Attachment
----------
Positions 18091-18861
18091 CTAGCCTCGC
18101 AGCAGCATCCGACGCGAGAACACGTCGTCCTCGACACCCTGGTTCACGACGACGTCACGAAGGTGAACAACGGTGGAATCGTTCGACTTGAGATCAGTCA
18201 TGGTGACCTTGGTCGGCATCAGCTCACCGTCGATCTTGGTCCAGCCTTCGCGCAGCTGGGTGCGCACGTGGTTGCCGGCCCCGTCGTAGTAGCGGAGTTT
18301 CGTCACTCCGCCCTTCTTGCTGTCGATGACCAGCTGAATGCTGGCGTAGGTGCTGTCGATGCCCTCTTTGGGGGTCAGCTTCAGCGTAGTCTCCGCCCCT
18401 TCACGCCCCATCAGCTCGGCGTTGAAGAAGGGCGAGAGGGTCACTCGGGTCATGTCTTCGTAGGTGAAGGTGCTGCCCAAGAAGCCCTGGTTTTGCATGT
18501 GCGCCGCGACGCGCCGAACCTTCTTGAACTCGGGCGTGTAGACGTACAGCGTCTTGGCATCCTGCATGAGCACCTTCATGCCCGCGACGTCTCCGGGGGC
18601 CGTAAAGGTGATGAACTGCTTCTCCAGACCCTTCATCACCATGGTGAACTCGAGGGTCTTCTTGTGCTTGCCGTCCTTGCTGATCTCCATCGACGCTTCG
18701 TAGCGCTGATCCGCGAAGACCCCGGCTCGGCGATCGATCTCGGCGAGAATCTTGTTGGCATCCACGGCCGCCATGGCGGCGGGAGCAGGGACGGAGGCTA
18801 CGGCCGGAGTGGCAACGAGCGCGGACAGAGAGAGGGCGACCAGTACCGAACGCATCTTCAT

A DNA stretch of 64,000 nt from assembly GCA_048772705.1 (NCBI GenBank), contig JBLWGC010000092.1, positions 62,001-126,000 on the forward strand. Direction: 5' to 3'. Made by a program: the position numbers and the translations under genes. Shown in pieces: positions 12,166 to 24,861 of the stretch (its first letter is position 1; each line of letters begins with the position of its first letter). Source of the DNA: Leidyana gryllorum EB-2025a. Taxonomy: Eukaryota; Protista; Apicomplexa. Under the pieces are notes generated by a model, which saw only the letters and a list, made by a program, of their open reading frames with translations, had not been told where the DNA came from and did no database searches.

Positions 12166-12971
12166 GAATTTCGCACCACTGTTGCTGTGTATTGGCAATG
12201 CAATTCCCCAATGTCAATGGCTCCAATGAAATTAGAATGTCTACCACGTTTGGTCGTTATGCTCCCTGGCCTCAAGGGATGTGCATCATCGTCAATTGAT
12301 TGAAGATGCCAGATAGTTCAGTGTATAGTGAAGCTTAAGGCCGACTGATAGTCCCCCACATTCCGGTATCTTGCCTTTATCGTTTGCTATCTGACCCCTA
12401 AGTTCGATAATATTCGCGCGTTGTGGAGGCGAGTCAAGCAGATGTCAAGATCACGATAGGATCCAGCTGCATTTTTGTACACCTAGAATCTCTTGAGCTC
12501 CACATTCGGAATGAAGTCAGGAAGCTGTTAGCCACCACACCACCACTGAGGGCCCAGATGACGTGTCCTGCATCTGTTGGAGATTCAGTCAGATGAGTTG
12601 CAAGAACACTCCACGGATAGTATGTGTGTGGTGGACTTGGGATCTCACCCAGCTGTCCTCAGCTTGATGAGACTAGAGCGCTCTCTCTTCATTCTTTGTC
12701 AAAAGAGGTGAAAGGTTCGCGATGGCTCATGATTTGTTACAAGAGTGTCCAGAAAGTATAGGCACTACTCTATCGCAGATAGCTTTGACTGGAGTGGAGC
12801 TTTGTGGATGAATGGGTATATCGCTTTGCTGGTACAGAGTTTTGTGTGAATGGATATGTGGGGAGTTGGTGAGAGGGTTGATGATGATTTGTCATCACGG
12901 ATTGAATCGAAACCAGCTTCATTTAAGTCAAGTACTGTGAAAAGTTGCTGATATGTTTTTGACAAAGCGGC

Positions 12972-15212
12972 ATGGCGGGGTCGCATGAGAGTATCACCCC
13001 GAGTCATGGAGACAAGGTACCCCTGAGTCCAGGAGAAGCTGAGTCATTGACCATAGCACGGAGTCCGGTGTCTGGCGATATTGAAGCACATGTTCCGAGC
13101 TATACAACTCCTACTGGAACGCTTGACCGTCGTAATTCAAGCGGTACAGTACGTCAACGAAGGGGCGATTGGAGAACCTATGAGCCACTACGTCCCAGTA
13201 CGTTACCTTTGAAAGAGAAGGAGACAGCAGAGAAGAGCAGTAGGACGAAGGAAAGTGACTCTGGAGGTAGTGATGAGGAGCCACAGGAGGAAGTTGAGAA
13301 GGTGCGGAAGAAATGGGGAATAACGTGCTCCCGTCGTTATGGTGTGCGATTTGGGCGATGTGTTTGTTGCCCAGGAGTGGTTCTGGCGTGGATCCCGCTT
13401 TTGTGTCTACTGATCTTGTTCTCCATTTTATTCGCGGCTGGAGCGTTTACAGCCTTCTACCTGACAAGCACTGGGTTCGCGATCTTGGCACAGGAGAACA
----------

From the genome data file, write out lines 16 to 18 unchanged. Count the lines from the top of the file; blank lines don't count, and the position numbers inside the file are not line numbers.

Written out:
12401 AGTTCGATAATATTCGCGCGTTGTGGAGGCGAGTCAAGCAGATGTCAAGATCACGATAGGATCCAGCTGCATTTTTGTACACCTAGAATCTCTTGAGCTC
12501 CACATTCGGAATGAAGTCAGGAAGCTGTTAGCCACCACACCACCACTGAGGGCCCAGATGACGTGTCCTGCATCTGTTGGAGATTCAGTCAGATGAGTTG
12601 CAAGAACACTCCACGGATAGTATGTGTGTGGTGGACTTGGGATCTCACCCAGCTGTCCTCAGCTTGATGAGACTAGAGCGCTCTCTCTTCATTCTTTGTC